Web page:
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  • Home > Chloe Neill > Chicagoland Vampires Series > Blade Bound (Chapter 121)      Page
  • Blade Bound(Chicagoland Vampires #13)(121) by Chloe Neill
  • If we got that far.

    “Shit!” Mallory cursed, her weight dropping. I lost my grip, turned around; she’d hit a patch of wet pavement, was on her knees trying to regain her traction, trying to find purchase with the toe of a sneakered foot.

    “Mallory!” I reached out my hand, but she waved me off.

    “I’m getting up!” she said. “Keep going!”

    I turned my head back to the rising bridge—to check the incline I was fighting against—for only a second. And then she was moving past me, screaming. The dragon had caught up to us and snatched at her; she’d evaded its teeth, but the tip of one wing snagged Mallory’s shirt and was pulling her forward.

    “Mallory!” I screamed, reaching out a hand as ice chilled my blood.

    And then she disappeared over the edge.

    Panic ate at me, cold fear its own dragon in my belly, but I pushed it down, focused on inching my way up the incline, now nearly vertical.

    I was sweating when I reached the edge of the roadway. I slung an elbow over the end, and spied her rainbow-painted fingernails. She hung by her hands from one of the bridge’s structural beams.

    “Mallory!” I screamed, and stretched out my hand as the dragon reached the other end of the bridge, banked hard to avoid the buildings on Wacker, and turned to take another shot at us. We were going to have to be fast. “Give me your hand.”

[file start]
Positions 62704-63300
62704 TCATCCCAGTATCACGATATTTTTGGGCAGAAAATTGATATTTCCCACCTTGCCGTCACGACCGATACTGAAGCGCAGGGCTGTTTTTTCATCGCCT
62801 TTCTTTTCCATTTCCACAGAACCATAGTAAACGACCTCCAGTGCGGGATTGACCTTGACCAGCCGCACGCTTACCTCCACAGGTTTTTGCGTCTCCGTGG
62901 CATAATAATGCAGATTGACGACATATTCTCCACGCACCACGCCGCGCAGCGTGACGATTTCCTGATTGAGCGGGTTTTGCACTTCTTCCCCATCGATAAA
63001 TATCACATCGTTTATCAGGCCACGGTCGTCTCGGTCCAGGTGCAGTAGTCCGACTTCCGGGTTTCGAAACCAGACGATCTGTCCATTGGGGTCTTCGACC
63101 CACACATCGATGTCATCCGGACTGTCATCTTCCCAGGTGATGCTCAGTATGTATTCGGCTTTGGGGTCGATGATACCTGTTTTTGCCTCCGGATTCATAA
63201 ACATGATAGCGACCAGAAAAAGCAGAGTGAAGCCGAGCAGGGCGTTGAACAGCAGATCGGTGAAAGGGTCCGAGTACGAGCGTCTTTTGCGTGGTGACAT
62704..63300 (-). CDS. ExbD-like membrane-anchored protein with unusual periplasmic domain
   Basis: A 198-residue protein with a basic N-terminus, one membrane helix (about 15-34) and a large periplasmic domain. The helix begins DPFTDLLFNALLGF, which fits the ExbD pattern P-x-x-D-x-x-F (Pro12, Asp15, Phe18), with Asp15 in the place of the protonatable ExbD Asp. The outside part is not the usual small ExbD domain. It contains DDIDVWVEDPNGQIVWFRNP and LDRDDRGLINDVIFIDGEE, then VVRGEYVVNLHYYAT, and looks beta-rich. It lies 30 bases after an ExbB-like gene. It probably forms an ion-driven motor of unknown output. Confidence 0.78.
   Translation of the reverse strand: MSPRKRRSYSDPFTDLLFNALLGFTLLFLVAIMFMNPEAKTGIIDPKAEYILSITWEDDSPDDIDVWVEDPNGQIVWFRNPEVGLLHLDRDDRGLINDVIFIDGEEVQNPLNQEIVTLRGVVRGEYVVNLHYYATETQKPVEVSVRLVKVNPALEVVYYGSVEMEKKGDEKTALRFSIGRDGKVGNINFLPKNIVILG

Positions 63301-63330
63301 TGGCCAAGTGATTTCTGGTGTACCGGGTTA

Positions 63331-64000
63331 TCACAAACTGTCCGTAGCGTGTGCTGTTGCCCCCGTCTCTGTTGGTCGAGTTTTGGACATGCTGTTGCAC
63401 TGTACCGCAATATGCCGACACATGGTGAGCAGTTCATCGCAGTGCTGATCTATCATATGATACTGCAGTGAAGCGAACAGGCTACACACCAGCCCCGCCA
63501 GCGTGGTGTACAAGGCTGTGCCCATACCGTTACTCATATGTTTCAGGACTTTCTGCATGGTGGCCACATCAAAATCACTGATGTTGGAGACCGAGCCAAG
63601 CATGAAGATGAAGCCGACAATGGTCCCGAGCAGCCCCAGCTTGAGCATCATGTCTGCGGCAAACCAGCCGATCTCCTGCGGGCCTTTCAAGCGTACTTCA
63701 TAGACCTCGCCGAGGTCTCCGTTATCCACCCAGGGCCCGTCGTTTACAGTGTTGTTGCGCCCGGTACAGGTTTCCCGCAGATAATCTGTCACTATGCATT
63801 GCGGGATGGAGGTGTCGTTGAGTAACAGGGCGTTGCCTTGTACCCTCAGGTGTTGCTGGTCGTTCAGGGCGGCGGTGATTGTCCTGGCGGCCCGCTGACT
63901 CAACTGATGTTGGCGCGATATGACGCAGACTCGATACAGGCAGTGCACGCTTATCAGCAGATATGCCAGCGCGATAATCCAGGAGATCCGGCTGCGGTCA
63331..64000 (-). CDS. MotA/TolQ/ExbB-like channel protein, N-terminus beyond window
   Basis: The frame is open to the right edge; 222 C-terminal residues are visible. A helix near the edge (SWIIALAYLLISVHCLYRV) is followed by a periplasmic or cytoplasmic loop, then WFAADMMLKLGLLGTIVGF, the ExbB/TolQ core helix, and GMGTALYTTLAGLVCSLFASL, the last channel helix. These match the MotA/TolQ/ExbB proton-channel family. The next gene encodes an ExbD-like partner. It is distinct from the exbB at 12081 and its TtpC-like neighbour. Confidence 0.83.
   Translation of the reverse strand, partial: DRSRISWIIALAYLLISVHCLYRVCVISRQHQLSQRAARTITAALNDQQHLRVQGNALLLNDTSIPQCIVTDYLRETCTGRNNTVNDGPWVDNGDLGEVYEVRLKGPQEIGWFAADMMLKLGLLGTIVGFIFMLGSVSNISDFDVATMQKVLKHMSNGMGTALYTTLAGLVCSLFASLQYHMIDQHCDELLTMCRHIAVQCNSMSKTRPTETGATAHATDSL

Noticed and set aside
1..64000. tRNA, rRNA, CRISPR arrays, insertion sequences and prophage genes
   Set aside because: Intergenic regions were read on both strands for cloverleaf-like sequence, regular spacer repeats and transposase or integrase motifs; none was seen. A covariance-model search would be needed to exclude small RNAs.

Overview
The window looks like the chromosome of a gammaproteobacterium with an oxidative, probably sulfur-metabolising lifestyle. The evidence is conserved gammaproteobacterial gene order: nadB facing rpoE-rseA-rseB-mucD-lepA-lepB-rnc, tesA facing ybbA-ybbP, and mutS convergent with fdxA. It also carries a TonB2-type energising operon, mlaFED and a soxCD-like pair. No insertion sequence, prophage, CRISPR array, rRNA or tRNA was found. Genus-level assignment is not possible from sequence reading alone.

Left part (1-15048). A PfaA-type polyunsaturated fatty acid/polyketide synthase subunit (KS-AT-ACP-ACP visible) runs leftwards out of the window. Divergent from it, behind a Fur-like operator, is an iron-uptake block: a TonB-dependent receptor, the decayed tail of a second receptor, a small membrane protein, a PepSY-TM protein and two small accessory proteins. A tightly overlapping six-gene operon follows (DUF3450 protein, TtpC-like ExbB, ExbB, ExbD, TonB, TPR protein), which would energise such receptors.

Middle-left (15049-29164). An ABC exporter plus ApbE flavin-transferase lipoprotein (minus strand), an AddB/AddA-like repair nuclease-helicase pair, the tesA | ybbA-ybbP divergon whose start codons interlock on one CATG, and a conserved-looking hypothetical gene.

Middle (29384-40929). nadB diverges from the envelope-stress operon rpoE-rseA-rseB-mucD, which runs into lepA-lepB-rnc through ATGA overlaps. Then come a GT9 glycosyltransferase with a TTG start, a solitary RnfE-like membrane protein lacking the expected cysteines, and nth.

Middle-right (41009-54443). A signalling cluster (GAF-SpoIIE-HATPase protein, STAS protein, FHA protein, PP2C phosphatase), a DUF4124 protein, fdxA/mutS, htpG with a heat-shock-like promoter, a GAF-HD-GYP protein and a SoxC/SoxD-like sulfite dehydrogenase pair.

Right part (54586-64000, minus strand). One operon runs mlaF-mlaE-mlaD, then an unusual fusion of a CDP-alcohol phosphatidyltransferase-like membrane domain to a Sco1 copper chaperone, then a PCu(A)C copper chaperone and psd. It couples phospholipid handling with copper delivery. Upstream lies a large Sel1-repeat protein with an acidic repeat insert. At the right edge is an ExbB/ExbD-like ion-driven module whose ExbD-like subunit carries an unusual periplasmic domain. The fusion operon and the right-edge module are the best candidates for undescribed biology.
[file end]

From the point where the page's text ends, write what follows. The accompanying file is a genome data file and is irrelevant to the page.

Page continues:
Mallory shook her head, staring at her fingers, as if she could strengthen them by sheer force of will. “I’m slipping.”

    “I won’t let you fall.” But she was a good two feet beneath me. I had to get closer, and that meant climbing toward her.

    I made the mistake of looking down, watching light shimmer across the water so, so far below us. I could make a planned fall from a pretty tall height—at least onto land. The river’s eddied surface was something else entirely.

    Eyes gleaming in the darkness, the dragon bulleted toward me.

    I forced myself to ignore the void, ducking under the roadway just in time to hear the creature’s nails screech against asphalt, the thunder of its wings as it lifted again.

    “You ever wonder why they call it a death grip?” Mallory asked, as I moved down among the steel beams.

    At least the bridge gave us some protection from the dragon, which screamed somewhere above us, furious that we’d spoiled its fun.

    “I mean, you hold on because you’re gripping life, right?” She blew bangs from her eyes. “Shouldn’t it be a life grip?”

    “Anyone ever tell you that you get a little loopy when you’re in mortal danger?”

    “I’m gonna be honest,” she said in a hysterical tone. “This isn’t the first time.”

    My foot slipped on wet steel, but I caught myself, squeezed my hands so hard the knuckles were white against the railing.

    “Merit, oh Jesus, Merit, I’m slipping.”

    “I’m nearly there, Mallory. You’re doing great.”

    “Hurry, Merit. Please.”

    Her fingers disappeared as I pitched forward—and just managed to wrap fingers around her wrist.

    She managed to bite back the scream, but I could see the terror in her eyes.

    “Oh God, Merit.” Her feet dangled above the river. “Oh God.”

    “You’re going to be just fine. Remember how strong I am,” I said, keeping a pleasant smile on my face. But strength wasn’t the issue. Water was the issue. The slip of my boots on steel wet from melting snow, the slip of her skin in mine from the resulting humidity.

    “Shit. Shit. Shit.”

    “I’m going to pull you up on three,” I said. “One, two . . .”

  • Romance | Fantasy | Vampire